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Anyone know about American medical electronic records?

Earlier in the day I was reading something that suggested that the different vendors of the various medical records systems all use incompatible file formats.

Whoever let them do this needs to be shot, of course. But does anyone know this field in any detail? Sounds like the sort of thing where there would be an army of people writing conversion software. Is this so? If not, why not?

22 thoughts on “Anyone know about American medical electronic records?”

  1. The reason no one is writing conversion software yet is because pretty much the entire country is still in the implementation phase. The American Recovery and Reinvestment Act of 2009 (ARRA) created tiered subsidies for moving to electronic health records (EHR) tied to usage metrics and the subsidies still run out for the immediate future (Phase 2 runs through 2017, Phase 3 starts in 2018, I’m not sure how many years of money there are under Phase 3). Pretty much every health system in the country is still scrambling to comply with the next wave of usage metrics on their current system, the rules for which are not all written, the final 2015 rules were just released on 10/16/2015.

    Once the ARRA subsidies run out I suspect we will start to see the EHR companies begin to write that conversion software and really start competing with each other, but for right now everyone is riding the Federal Gravy Train (FGT) and every time a new requirement is announced that requires a software update or new feature the software companies are getting their cut by charging the healthcare providers a significant amount for it, which they can do because healthcare providers are fairly locked-in if they want to keep going after that those FGT funds.

  2. The NHS still has regulations that prevent A&E accessing your patient records from your GP. That’s not just down to incompetence, it’s part of the data protection rules.

  3. Why would different suppliers write to the same schema design ? Interoperability is about being available on demand, not having to be physically persistent.

  4. Meh. This is what data warehousing software is for. This is something that large multi nationals with a number of software packages have had to deal with for years.

    Move along folks, nothing to see here.

  5. There are a variety of tools available to perform data transformations such as would be required to allow interoperability among disparate health systems. Some of these tools enable data transformation ‘in flight’ (ie as an integral part of some greater transaction) and some only as part of some sort of batch data transfer method. For either type the data transformation requirements are largely described as data (or, more correctly, meta-data) so that the requirement for coding (writing new software) is minimised.

  6. I’d prefer a thousand formats. No one outside my doctor’s office should have any access to my medical records. Proprietary formats is an excellent barrier.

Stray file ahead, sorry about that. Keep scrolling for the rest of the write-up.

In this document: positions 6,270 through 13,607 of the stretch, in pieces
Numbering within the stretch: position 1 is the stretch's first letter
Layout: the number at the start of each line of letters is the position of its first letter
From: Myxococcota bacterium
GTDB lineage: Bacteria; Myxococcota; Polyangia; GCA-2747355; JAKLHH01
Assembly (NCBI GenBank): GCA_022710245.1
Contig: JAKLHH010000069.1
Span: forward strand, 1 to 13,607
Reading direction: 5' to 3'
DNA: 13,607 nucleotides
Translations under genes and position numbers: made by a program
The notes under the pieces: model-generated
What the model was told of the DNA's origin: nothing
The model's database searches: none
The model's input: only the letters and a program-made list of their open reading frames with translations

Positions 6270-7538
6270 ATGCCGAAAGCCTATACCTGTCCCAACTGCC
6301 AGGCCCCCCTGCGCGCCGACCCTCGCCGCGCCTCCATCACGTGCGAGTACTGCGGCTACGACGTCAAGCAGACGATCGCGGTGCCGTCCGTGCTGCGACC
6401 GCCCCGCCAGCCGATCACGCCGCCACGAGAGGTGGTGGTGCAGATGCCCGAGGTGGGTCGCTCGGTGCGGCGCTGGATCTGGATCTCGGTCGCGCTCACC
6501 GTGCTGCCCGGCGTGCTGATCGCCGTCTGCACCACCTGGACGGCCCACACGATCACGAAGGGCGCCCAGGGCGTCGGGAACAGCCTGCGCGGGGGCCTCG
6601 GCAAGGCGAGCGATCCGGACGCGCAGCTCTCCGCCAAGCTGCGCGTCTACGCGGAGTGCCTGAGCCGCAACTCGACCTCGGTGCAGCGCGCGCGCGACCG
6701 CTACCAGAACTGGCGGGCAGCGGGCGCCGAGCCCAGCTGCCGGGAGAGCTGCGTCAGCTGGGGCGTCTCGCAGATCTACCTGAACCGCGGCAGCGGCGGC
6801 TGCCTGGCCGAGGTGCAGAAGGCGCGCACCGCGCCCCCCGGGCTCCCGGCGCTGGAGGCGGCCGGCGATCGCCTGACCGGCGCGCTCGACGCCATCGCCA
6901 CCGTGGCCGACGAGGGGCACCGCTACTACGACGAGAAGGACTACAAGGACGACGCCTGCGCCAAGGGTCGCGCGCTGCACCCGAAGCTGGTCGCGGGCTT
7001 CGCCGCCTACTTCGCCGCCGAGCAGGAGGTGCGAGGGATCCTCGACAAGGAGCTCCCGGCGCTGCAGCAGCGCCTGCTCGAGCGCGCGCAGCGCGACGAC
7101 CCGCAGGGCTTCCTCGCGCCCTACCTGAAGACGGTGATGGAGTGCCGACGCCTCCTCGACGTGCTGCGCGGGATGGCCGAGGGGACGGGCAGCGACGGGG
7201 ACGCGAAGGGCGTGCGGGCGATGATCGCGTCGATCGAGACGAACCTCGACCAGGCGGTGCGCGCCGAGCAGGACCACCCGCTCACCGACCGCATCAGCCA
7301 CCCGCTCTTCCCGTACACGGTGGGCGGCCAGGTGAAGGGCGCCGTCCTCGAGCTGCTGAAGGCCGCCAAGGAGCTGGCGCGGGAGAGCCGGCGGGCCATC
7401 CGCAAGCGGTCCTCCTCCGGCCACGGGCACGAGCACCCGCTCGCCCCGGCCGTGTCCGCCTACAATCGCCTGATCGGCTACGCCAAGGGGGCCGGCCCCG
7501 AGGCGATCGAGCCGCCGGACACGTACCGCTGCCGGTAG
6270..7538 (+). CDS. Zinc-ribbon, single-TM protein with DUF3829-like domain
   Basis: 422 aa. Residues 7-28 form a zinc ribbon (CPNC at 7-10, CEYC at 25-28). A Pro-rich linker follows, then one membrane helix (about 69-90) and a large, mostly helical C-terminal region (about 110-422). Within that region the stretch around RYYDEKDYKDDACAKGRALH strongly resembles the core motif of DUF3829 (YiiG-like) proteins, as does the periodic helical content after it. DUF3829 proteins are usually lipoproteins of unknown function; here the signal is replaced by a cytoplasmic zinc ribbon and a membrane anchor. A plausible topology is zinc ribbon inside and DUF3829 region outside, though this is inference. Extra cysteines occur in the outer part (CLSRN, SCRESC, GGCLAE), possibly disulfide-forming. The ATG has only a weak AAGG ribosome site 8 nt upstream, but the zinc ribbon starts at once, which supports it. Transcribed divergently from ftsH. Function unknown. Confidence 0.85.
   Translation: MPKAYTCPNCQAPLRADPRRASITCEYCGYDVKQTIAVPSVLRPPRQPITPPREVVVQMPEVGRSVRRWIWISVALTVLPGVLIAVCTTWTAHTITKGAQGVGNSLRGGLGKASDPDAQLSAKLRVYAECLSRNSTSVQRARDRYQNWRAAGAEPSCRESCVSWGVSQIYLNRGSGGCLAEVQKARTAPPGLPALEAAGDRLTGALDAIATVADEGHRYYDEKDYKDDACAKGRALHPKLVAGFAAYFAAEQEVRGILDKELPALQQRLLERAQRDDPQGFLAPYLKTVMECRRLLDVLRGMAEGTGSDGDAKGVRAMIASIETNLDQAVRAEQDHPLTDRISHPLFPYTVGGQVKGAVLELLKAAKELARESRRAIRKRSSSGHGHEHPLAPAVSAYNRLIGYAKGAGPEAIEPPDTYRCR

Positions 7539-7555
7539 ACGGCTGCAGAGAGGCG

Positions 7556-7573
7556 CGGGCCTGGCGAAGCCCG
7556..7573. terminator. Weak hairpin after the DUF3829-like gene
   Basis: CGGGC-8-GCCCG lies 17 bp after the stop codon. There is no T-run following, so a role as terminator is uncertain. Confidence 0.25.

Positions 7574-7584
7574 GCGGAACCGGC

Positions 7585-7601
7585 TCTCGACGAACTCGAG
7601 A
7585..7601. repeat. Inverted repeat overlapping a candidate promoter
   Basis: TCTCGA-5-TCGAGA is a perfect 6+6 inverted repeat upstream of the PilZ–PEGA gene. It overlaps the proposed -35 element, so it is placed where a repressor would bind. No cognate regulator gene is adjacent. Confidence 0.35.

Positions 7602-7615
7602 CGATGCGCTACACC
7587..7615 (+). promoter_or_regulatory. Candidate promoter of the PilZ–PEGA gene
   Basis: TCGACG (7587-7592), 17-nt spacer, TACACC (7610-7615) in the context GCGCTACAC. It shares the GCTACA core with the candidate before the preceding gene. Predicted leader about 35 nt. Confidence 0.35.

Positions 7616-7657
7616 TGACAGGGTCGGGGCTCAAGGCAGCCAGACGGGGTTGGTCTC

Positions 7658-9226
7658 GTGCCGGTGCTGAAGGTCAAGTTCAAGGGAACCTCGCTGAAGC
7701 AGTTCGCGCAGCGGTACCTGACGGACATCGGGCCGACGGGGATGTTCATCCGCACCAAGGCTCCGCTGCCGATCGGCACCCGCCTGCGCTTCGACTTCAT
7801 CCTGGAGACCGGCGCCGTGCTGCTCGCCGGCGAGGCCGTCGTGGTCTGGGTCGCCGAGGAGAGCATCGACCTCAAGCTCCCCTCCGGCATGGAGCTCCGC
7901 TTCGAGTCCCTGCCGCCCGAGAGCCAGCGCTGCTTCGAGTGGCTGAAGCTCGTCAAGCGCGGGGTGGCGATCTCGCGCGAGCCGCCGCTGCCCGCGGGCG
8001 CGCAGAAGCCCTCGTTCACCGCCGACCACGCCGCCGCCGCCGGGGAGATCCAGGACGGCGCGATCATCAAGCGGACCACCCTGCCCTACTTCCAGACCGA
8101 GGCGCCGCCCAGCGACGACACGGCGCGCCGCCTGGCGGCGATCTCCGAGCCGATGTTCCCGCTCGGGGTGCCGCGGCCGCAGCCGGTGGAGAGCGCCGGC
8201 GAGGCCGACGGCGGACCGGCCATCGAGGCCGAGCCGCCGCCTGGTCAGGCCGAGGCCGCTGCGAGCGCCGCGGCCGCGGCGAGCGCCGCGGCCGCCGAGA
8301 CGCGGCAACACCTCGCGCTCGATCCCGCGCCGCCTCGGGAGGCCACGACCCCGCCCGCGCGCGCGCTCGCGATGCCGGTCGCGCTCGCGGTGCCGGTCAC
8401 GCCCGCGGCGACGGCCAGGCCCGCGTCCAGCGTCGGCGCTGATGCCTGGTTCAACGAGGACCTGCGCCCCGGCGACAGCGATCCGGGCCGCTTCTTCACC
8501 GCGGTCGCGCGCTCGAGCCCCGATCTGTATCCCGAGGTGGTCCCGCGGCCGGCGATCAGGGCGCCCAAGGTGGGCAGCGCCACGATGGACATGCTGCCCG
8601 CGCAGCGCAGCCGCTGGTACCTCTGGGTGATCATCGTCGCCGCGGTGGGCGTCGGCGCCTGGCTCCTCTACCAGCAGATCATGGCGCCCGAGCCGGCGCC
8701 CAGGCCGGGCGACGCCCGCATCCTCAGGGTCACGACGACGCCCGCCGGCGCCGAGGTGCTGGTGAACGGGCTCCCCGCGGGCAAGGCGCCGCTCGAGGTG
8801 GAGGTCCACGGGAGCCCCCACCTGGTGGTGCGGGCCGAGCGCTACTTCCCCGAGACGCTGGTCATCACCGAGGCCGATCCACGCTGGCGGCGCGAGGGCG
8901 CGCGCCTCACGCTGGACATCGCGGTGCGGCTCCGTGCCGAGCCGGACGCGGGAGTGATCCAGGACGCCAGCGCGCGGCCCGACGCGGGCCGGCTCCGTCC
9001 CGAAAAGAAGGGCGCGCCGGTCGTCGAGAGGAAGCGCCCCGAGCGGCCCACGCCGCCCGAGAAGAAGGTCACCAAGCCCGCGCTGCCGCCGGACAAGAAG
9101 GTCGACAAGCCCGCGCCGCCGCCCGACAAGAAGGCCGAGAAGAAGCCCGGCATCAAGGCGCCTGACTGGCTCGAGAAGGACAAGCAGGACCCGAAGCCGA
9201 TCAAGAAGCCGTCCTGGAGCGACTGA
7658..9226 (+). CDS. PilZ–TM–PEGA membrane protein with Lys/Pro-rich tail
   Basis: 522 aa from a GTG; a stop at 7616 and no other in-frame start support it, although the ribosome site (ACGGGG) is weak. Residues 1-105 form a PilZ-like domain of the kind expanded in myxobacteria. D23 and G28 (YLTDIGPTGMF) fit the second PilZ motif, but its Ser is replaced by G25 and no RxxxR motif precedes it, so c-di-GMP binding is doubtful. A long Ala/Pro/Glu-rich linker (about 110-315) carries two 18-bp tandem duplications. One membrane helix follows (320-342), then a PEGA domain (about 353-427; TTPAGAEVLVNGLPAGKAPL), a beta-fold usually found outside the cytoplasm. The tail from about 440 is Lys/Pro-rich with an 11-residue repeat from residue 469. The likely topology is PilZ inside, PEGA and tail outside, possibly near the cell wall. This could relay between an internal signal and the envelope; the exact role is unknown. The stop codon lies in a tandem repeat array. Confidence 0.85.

7 Come, let Us go down and there confuse their language, that they may not understand one another’s speech.”

  7. Look at read codes. Take a look at the various DSMs from the US.

    The above two are examples of standards that can be a tad problematic to map between versions without even thinking about mapping sometimes textul data to the standard.

    Then consider the other data fields/values that can vary by various companies and bodies

    This is without even considering different doctors, different diagnoses. Or even multiple diagnoses.

    How on earth can you map between any these with any degree of accuracy?

  8. Whoever let them do this?? No-one let them do it. They risked their time and money to create intellectual property. Why should they make it compatible with competitors, unless the market forces them to. I don’t understand you, Tim.

  9. During software design the data design process will identify all the individual pieces of information that need to be captured and organise them into what seem like sensible groupings. Different data designers will come up with somewhat different groupings, for a variety of reasons, but the individual pieces of information will generally be quite similar for all systems addressing the same functional area. This is for the simple reason that that it is the functional area that defines what data must be captured.

    Modern medicine seems to be a pretty standardised thing, particularly in an individual country. All doctors use the same reference information for identifying what might be wrong with a patient and the same reference information for deciding what to do about it. That’s why it so easy to make a computerised ‘expert system’ which out performs a human doctor. The standardisation, though, would probably also help to ensure a degree of data consistency between different medical records keeping systems.

  10. Holy crap, I’ve just read Josephine’s second link:
    “She then e-mailed me my records as a PDF — without encryption, to an email address that wasn’t already on file, with no written or electronic patient authorization, and without verifying my identity beyond asking for my Social Security Number.”
    So it seems like medical records are exchangeable in the least-useful-to-bulk-use and most-useful-to-targeted-abuse fashion. Yay.

  11. I don’t know USA systems, but all the UK GP patient record systems I’ve worked with are able to import data from their rivals’ systems built in as standard, just like you can open an MSWord document in OpenOffice and open a OpenDocFormat file in MSWord.

    I would have thought it would be a sales killer to explicitly stop your product importing the data your user wants to get into it.

  12. It has now been 27 years since I worked in US healthcare. I was reasonably high up in the food chain of a very large CA healthcare organisation.

    One thing that struck me was just how many competing systems of codification the US health industry supports. There are literally multiple incompatible ways to codify every procedure, diagnosis, product and medical service – updated regularly in a never ending stream of data.